My biggest punch line is gone.
Goodbye, Al Davis, we're going to miss you.
Davis died today at the age of 82 at his home, presumably with his middle finger still pointed at the NFL and at Roger Goodell.
If you were hoping for a rosebud moment, keep hoping. Davis wouldn't give Goodell the pleasure.
That's exactly why Davis was good for the game, of course. Unlike today's NFL, replete with waves upon waves of lawyers, and a commissioner whose plastic emotions--whether they're reserved for concussions or for passionate fans--are as transparent as bottled water, Davis was a football guy first.
He wore his emotions on his jumpsuit.
Davis used lawyers, but only because he knew that punching Goodell in the face would result in wounds that would heal.
He pulls a knife. You pull a gun.
Unless all you've got are plastic spoons.
He sends one of yours to the hospital. You send one of his to the morgue.
Unless all you can do is help them to the end zone.
The Denver Broncos tried to play with the big boys of the NFL today. What they got was the Packers' way.
Today's loss shows just how far the Broncos have to go before they solve any conflict through violence, coverage and tackling.
The final score matters little at this point. All I can remember is the image of Aaron Rodgers showboating in the endzone with his title-belt celebration.
Today was classic John Fox football.
Play tough defense. Shorten the game.
Don't give up huge plays. Manage field position.
It's a recipe that will keep you in the game until the fourth quarter. What it won't do, however, is ensure a victory.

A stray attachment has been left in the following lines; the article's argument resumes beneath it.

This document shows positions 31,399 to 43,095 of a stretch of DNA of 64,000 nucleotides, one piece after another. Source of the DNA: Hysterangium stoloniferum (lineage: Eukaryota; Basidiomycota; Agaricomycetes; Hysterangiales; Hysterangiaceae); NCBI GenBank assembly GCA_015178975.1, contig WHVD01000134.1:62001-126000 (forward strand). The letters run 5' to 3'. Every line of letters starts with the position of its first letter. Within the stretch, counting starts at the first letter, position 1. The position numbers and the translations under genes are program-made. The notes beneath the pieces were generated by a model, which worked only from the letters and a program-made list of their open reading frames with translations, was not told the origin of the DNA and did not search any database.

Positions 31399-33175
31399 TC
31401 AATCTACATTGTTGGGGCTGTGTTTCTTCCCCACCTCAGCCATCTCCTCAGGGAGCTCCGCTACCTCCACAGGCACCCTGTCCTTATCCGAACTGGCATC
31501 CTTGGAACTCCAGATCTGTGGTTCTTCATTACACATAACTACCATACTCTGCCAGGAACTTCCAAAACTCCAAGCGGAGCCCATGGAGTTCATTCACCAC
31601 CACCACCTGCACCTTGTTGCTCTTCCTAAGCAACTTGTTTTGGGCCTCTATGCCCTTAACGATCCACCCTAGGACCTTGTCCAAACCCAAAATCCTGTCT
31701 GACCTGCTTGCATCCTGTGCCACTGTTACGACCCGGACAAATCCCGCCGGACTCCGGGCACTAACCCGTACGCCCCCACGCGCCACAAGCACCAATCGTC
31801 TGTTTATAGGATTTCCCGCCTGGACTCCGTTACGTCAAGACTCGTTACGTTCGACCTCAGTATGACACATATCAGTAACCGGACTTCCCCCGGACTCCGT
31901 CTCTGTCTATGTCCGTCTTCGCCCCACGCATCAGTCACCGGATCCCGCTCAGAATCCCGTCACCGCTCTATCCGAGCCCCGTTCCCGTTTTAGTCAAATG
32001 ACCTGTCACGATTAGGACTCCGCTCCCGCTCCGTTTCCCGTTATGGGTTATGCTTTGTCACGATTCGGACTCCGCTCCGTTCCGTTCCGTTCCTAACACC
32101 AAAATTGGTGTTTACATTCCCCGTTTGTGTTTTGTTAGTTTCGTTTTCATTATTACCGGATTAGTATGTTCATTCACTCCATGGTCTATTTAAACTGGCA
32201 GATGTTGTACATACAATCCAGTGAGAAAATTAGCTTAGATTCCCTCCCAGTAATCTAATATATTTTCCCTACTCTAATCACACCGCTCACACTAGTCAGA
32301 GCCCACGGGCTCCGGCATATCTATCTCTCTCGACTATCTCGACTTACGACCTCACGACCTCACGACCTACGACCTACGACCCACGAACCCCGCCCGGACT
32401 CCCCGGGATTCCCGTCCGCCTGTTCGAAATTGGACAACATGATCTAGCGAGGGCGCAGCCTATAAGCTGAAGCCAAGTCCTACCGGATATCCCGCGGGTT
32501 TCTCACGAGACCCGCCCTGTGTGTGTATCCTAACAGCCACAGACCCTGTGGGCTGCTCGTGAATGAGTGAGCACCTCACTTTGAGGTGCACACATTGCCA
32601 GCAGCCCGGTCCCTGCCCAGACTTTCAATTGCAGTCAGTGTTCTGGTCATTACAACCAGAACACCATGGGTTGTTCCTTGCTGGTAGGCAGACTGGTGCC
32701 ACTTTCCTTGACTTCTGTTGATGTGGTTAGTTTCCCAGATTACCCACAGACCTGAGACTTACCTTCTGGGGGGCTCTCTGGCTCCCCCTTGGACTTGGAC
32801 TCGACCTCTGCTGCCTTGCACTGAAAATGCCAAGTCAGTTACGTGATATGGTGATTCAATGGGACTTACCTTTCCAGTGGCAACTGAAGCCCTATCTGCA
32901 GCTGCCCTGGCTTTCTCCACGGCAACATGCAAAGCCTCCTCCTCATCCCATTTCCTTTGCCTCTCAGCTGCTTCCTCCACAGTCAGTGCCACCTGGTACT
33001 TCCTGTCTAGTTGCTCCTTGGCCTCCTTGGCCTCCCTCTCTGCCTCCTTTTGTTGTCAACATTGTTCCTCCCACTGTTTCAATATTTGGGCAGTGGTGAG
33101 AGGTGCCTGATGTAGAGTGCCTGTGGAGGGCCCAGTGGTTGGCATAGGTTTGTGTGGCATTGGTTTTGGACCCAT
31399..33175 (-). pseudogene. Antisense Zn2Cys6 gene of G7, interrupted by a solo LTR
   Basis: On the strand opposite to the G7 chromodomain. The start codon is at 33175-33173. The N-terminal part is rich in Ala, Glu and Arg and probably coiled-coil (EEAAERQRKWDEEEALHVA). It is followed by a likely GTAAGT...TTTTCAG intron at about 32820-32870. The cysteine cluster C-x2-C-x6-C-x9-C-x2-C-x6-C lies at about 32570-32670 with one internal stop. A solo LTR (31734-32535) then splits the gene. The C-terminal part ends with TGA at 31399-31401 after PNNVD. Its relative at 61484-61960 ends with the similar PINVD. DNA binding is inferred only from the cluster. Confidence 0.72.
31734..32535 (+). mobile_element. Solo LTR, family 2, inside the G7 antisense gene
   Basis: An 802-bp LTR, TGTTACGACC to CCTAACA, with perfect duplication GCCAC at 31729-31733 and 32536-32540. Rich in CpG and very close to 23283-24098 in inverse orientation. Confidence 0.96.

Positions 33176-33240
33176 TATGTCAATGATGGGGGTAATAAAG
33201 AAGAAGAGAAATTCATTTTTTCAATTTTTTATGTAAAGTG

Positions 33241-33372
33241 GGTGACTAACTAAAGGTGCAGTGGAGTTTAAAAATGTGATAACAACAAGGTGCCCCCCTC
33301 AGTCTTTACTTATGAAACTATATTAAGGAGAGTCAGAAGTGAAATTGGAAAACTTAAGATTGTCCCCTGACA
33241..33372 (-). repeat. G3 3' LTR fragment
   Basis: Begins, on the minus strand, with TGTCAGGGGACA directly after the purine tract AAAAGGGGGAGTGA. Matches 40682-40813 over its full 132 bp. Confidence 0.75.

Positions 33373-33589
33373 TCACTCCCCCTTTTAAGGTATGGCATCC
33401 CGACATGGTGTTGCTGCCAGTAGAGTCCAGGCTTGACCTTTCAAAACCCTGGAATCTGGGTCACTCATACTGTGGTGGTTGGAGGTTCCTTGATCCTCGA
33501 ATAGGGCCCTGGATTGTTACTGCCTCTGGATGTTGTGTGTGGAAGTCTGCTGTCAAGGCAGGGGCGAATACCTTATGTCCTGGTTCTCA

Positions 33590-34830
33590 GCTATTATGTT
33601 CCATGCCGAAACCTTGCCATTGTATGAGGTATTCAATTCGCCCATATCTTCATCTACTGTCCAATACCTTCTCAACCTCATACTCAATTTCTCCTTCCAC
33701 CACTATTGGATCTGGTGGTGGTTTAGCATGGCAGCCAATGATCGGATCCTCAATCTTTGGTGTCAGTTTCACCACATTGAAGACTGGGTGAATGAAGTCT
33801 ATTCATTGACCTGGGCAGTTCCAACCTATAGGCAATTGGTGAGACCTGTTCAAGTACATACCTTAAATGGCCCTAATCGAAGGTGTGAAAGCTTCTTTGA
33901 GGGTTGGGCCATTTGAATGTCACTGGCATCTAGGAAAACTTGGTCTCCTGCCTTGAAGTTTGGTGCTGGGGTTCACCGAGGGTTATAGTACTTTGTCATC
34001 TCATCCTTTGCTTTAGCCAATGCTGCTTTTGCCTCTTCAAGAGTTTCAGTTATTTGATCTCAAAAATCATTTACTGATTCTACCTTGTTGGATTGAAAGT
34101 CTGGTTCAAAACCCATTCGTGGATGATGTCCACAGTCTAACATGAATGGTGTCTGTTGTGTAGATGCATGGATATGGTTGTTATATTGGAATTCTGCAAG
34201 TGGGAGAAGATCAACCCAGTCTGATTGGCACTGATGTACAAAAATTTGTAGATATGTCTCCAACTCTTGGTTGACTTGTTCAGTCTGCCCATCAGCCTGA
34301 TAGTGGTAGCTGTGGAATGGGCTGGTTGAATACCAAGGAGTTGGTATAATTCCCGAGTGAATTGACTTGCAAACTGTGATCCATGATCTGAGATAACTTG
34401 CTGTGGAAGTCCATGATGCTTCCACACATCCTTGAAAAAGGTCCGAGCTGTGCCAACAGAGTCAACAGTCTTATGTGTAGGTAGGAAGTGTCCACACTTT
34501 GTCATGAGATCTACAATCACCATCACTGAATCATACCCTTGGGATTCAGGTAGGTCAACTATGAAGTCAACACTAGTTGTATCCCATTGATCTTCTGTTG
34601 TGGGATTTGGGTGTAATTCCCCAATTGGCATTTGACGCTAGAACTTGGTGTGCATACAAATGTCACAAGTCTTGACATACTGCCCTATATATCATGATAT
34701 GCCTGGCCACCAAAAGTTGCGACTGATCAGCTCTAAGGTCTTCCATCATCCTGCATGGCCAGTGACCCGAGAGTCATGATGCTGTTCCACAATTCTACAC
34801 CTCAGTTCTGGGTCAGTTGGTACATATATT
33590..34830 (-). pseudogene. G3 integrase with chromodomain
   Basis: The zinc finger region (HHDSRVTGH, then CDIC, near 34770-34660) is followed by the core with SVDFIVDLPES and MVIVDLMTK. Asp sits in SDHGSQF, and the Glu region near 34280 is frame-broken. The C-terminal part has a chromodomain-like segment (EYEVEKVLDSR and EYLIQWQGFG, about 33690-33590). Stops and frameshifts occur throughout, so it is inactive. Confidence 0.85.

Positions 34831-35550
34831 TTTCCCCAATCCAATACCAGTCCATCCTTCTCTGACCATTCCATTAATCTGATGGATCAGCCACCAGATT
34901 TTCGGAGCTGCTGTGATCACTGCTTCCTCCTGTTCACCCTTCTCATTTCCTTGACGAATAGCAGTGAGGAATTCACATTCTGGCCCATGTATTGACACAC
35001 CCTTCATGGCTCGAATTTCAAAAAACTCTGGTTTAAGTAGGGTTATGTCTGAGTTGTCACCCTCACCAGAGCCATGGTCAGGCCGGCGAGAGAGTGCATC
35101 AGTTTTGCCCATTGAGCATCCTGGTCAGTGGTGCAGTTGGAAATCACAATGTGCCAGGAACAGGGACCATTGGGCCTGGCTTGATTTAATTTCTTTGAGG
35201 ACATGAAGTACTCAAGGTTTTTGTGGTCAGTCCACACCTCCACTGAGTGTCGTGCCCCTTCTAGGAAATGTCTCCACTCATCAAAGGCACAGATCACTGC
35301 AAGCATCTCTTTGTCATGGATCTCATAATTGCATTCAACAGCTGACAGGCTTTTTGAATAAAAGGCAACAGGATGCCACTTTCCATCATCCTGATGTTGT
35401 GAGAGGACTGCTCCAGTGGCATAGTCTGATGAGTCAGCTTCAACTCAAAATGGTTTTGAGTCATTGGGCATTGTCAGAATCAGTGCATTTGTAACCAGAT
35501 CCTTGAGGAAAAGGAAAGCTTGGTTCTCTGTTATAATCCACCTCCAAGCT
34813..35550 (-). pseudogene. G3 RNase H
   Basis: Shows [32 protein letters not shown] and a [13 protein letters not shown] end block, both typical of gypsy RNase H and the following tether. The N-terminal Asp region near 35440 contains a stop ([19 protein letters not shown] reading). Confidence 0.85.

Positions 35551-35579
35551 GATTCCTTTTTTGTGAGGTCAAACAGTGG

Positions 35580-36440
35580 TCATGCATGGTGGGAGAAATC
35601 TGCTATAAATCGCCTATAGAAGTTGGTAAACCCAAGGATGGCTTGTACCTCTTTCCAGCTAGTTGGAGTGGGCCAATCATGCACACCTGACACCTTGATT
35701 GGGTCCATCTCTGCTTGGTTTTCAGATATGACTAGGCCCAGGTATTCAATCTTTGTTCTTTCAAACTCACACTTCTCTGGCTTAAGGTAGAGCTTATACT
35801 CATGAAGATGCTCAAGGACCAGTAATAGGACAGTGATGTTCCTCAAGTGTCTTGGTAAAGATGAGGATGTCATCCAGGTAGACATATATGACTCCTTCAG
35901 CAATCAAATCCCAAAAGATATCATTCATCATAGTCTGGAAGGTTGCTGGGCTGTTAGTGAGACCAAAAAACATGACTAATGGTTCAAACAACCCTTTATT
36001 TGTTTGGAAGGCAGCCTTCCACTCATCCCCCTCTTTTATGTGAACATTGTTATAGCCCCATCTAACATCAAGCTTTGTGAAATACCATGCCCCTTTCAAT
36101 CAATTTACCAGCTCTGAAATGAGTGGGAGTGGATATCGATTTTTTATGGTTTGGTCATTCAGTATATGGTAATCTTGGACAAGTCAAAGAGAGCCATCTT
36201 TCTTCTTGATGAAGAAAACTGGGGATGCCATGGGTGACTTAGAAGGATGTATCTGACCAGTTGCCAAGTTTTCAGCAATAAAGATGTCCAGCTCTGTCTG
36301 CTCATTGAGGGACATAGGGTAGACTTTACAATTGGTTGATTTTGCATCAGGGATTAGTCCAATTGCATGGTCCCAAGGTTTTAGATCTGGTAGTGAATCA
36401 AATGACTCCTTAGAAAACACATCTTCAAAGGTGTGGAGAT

To get the win, you have to make the big play when it's needed.
Tennessee made the big play. The Broncos' big play was tipped at the line of scrimmage.
You may not like John Fox's cooking. It may not be tasty. It might mean that the game will be in question until the final two drives each week.
Get used to it--oh, eat your veggies, too. John Fox wouldn't have it any other way.
Pulled groins to the left of us, twisted ankles to the right, and here we are stuck in the middle with who?
Yeah, that was Tim Tebow you saw split wide today.
Who says John Fox isn't creative on offense?
A plague of
locusts injuries forced the Broncos into the unconventional today. So did two turnovers and some sloppy penalties. In the end, they survived, 24-22.
Kyle Orton said it was one of the best wins of his career.
Given that one more injury at tight end would have forced Russ Hochstein into the role, Orton is probably right.
Let's take the win and get out of here, Broncos fans. I can't stand the thought of Hochstein trying to beat a linebacker up the seam.
Last week, I mentioned John Elway's true intentions--get a quarterback in 2012.
Woody Paige confirmed this yesterday with Sandy Clough, based on hours of conversations with Elway and John Fox--namely, that the Broncos like neither Kyle Orton nor Tim Tebow (you can get the meat of this at the 13-minute mark). Brady Quinn isn't even in the equation.
Judge people by the results of their actions and maneuvers, not their words. Machiavelli calls this “the effective truth,” and it is his most brilliant concept, in my opinion. It works like this: people will say almost anything to justify their actions, to give them a moral or sanctimonious veneer. The only thing that is clear, the only way we can judge people and cut away all of this crap is by looking at their actions, the results of their actions. That is their effective truth.
This isn't about liking Tebow or liking Orton. If you want to debate who's better and who should start, feel free, but it's not what I'm talking about. I'm talking about accepting John Elway's behavior for what it is, and not for what we hope it to be. It's a simple matter of paying attention to the organization's actions rather than their soundbites.